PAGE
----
Two Saturdays ago (already?!) Shawn and I took an impromptu day trip to New York City. We live just close enough that we can do that, provided we plan it the night before and set the alarm nice and early.
We had a great day, hitting up Les Halles for lunch (I had the merguez and Shawn had the flat iron; I highly recommend both) before checking out an exhibit at the library, wandering through The Frick Collection (love the architecture!), visiting the polar bear and penguins at the Central Park Zoo, and doing some shopping. By the time the sun started to go down, we were starving! We wanted something different for dinner and turned to the internet for advice.
We ended up at a tiny Korean fusion place not too far from Grand Central called Social Eatz. The name is terrible and it didn’t look like much from outside, but it was a real find! It was also a complete steal, with 3 course menus priced at $35 a person. I had Korean Fried Chicken that was totally awesome – the breading was crispy, salty, and not at all greasy and the meat was succulent. I followed that up with a bowl of ramen that satisfied a weeks-long craving, and ended with chocolate mousse topped with Vietnamese coffee and cocoa krispies. Shawn had pork buns, the bibimbop burger (which h declared the best burger he’s ever eaten), and pumpkin cake with miso caramel that was to die for. (Apparently the chef was on Top Chef a few seasons ago. I haven’t followed the show in a while though.)
Anyway, I would eat there every night if I could. I have no idea why the place wasn’t packed (except for the weird location, which isn’t exactly busy on a Saturday night). We left the restaurant totally stuffed, and yet somehow still craving more Korean food. Of course, that meant I needed to put something Korean-inspired on the week’s menu!
This Kimchi fried rice is comfort food at it’s best. It’s the perfect combination of starchy rice, spicy chili paste, and sour kimchi. Throw in a little kale for good measure and top it off with a runny, sunny-side up egg – what more can you ask for?
If you think ahead and cook your rice the night before (or make extra to go along with another meal earlier in the week), this meals comes together in no time. 15-20 minutes, tops. It’s also pretty hard to mess up… fried rice tends to be pretty forgiving! I like mine extra spicy and with tons of kimchi – a 1:1 ratio with the rice – but you can tweak it to our own liking.
Kimchi Fried Rice
For the best results, cook the rice the day before and refrigerate it overnight – this will allow the starches to harden and will prevent the fried rice from being gummy. Keep some precooked rice in your freezer and you'll always be ready to go, just defrost it before cooking.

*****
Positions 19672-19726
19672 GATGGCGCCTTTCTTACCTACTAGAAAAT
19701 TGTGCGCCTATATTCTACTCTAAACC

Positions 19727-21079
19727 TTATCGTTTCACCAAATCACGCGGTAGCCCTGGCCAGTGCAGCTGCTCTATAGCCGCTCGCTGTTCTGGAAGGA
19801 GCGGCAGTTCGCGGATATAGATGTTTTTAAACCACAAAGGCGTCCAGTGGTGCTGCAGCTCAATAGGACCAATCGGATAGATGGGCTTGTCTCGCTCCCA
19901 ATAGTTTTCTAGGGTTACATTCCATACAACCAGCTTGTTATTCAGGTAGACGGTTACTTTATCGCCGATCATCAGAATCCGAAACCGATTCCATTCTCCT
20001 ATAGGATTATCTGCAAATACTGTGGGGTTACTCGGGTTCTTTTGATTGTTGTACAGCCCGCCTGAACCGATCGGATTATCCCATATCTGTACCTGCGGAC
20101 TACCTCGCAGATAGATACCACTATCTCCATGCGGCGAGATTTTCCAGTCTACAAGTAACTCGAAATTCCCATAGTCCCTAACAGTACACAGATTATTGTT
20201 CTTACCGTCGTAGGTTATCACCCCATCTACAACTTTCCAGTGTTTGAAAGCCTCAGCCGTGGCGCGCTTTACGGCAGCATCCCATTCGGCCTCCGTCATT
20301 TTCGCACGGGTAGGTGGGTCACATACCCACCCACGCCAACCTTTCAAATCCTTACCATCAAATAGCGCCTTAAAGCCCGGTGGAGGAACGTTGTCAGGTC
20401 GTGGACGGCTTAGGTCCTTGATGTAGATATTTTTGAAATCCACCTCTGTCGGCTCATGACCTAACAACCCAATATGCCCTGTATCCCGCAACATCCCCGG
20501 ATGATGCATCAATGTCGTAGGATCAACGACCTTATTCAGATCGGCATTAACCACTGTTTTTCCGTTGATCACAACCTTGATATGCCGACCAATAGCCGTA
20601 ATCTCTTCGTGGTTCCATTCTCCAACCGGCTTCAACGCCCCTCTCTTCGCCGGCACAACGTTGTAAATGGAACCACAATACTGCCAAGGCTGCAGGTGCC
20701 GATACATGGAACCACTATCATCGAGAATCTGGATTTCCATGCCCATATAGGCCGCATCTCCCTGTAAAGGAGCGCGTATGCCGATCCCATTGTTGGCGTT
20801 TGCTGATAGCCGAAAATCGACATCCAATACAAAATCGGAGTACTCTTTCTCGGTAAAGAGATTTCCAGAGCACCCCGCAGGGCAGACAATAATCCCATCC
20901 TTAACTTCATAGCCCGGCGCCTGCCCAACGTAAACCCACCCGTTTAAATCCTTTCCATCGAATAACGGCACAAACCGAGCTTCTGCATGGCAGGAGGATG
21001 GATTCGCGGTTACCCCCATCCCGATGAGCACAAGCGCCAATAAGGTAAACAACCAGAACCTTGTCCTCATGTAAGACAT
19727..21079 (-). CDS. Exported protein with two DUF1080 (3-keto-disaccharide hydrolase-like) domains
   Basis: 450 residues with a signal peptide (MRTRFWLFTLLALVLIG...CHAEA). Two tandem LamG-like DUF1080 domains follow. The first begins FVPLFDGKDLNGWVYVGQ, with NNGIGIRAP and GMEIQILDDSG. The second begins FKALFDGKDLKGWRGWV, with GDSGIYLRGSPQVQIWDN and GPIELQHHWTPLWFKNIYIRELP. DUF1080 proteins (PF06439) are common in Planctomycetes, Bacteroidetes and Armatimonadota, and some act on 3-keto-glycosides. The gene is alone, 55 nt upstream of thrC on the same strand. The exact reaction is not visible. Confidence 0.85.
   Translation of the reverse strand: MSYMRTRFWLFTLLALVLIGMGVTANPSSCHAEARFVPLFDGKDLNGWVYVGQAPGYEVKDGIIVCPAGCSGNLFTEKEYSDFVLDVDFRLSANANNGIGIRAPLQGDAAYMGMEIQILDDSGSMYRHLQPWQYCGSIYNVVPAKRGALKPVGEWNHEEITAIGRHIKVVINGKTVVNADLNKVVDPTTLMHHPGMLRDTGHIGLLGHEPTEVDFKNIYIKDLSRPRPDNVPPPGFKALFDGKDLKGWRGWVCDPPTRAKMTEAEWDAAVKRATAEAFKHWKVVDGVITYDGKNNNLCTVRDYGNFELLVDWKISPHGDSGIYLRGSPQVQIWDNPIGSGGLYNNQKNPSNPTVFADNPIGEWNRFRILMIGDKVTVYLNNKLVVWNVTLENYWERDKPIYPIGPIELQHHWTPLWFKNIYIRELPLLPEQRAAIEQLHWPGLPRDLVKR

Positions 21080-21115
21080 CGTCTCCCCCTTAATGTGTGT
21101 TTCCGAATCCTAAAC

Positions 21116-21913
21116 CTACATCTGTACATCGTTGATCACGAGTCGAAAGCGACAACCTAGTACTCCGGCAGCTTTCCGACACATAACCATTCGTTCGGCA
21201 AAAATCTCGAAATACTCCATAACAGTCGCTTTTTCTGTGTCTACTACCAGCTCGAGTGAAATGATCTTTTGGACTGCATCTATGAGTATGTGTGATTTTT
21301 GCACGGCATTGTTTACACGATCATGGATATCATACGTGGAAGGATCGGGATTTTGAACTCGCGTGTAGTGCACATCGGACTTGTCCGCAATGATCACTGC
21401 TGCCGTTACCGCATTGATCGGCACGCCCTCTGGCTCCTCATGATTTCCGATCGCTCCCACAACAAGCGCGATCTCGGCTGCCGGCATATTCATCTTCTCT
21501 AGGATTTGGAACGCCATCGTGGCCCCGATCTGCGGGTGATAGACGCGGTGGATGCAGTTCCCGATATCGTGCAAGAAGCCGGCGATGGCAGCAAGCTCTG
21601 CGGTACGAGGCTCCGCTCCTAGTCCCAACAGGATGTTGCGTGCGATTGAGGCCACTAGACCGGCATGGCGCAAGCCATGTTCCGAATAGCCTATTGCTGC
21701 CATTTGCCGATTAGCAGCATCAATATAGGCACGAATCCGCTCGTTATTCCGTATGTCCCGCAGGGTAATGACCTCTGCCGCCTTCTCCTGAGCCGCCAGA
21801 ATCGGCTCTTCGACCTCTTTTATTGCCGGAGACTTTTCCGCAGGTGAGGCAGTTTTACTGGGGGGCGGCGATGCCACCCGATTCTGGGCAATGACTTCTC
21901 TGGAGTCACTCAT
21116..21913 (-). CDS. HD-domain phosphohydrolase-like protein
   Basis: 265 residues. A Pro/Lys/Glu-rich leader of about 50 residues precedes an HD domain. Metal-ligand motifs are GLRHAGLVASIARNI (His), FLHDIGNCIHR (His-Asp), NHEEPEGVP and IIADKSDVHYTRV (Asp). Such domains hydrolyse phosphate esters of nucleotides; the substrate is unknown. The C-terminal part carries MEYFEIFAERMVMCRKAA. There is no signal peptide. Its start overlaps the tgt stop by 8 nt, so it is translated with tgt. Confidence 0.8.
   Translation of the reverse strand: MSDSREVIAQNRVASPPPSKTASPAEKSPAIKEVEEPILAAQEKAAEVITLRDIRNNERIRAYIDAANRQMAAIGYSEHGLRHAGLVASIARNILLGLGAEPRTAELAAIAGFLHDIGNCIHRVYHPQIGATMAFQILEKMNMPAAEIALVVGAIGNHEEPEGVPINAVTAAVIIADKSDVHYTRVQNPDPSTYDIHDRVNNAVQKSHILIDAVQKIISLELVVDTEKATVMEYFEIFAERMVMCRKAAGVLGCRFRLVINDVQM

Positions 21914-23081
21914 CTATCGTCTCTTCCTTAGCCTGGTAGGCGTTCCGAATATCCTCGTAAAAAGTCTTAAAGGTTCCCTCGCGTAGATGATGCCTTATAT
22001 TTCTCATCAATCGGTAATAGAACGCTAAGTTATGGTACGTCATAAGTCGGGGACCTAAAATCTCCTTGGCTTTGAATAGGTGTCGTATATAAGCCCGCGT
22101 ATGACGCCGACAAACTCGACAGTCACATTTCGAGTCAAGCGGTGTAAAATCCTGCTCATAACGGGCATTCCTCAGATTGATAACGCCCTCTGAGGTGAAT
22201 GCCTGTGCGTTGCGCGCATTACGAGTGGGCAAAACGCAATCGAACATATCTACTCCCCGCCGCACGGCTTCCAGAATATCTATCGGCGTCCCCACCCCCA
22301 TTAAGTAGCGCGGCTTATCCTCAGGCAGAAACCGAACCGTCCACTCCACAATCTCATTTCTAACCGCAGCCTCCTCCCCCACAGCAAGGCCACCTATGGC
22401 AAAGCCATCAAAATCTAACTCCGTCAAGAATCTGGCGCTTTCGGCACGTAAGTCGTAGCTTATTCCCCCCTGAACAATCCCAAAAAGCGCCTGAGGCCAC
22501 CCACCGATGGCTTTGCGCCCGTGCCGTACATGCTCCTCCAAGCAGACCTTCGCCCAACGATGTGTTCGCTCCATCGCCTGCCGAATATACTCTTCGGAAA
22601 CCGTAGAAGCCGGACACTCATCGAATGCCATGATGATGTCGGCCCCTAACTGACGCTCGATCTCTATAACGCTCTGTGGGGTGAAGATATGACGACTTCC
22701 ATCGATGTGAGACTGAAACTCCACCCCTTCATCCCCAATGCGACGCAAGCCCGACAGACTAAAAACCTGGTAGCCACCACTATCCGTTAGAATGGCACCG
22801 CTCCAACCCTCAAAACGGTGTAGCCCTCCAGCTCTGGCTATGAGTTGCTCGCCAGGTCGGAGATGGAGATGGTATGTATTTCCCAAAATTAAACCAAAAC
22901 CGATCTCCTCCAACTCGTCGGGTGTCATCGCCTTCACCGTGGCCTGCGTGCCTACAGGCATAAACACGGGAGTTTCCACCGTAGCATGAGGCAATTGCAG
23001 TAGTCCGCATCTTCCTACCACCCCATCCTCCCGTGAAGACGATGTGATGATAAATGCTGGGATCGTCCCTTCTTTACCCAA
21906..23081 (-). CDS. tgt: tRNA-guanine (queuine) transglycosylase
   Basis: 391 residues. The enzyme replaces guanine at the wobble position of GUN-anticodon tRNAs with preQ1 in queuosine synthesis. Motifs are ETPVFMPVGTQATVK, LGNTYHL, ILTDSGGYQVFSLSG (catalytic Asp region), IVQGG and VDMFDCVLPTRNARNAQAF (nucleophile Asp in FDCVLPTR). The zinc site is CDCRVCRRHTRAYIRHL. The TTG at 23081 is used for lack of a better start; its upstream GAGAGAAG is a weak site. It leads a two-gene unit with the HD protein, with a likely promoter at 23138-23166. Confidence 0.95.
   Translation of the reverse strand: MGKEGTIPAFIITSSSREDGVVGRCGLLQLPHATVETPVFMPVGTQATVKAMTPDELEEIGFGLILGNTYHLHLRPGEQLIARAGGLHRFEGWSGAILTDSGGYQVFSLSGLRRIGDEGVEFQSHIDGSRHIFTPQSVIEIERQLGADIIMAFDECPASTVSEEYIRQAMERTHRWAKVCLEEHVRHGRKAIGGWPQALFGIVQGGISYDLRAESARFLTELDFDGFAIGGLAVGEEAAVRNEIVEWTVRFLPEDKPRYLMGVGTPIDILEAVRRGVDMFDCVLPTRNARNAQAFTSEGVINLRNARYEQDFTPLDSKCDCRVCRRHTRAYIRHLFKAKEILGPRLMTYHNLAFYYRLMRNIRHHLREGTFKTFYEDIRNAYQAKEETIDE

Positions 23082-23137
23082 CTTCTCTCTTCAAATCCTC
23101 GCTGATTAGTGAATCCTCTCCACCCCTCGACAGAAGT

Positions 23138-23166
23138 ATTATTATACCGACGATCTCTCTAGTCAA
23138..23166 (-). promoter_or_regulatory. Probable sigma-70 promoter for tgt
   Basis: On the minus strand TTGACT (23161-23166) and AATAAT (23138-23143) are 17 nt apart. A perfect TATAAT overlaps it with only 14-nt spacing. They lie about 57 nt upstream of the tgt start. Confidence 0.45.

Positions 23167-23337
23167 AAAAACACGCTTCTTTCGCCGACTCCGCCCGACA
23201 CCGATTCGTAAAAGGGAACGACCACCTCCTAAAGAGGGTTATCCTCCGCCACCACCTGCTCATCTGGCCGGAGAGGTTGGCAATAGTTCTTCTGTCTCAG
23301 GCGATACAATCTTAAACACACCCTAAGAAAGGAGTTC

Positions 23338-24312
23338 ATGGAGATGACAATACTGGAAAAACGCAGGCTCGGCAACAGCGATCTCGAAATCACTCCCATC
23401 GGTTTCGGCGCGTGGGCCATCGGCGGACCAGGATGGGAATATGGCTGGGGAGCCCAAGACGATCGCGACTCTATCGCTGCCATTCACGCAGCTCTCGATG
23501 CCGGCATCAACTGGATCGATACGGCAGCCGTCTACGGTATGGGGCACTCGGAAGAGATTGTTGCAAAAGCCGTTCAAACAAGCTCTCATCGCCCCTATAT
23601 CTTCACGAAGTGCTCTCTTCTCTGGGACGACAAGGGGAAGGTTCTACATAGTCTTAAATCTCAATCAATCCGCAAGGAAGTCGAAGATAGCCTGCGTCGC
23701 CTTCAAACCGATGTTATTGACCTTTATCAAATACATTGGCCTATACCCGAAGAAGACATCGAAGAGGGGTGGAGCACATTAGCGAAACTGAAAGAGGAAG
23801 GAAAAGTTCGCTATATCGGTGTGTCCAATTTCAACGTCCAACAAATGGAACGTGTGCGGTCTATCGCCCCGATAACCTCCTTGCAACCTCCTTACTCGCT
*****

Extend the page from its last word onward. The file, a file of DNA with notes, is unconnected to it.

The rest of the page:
- 2 Tablespoons Sesame Oil
- 4 Eggs
- 1 small Onion, diced (about 1/2 cup)
- 2 cloves Garlic, minced
- 2 cups Cooked Rice
- 2 cups Kimchi, chopped
- 1/4 cup Kimchi Liquid
- 1 Tablespoon Low-Sodium Soy Sauce
- 1 cup Kale, chopped
- Chili Sauce (Sambal Oelek), for servng
- Heat the sesame oil in a large skillet set over medium heat. Carefully crack in the eggs; cook 2 minutes. Cover and cook an additional 1-2 minutes or until the yolks are cooked to your liking. Transfer the eggs to a plate and return the pan to the burner.
- Add the onion and garlic; cook, stirring occasionally, until the onion just begins to soften – about 5 minutes. Increase the heat to high and add the rice and kimchi; cook, stirring constantly until the rice is heated through – 3-5 minutes. Stir in the kimchi liquid, soy sauce, and kale. Cook 1-2 minutes, or until the kale has wilted.
- To serve, top each portion of fried rice with an egg. Allow each diner to add their own chili sauce to taste.
|Amount Per Serving||As Served|
|Calories 268kcal Calories from fat 102|
|% Daily Value|
|Total Fat 11g||17%|
|Saturated Fat 2g||10%|
|Dietary Fiber 4g||16%|
Percent Daily Values are based on a 2,000 calorie diet. Your daily values may be higher or lower depending on your calorie needs:
|Total Fat||Less than||65g|
|Sat Fat||Less than||25g|
I am not a certified nutritionist. Nutrition information calculated using myfitnesspal is provided as a courtesy, but will vary depending on the specific brands of ingredients you use. Information provided on this site is not a substitute for professional advice by certified health professionals; please consult with your doctor regarding specific health needs.